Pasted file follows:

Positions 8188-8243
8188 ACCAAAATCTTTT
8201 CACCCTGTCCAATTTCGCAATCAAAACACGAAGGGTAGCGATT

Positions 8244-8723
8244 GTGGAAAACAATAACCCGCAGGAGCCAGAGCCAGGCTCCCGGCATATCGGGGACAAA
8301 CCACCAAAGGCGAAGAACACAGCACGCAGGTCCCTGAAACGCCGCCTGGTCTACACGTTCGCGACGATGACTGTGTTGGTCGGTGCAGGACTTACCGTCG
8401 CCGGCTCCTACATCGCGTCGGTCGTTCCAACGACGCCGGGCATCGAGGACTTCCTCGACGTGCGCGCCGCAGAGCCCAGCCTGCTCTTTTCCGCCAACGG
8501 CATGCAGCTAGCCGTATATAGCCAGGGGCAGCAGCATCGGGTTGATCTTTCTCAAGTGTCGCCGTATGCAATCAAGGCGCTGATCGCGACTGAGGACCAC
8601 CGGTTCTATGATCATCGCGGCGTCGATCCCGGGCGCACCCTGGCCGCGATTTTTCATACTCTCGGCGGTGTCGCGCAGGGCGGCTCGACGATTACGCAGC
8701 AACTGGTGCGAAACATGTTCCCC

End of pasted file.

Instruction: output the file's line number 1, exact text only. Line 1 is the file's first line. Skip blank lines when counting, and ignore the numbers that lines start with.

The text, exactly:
Positions 8188-8243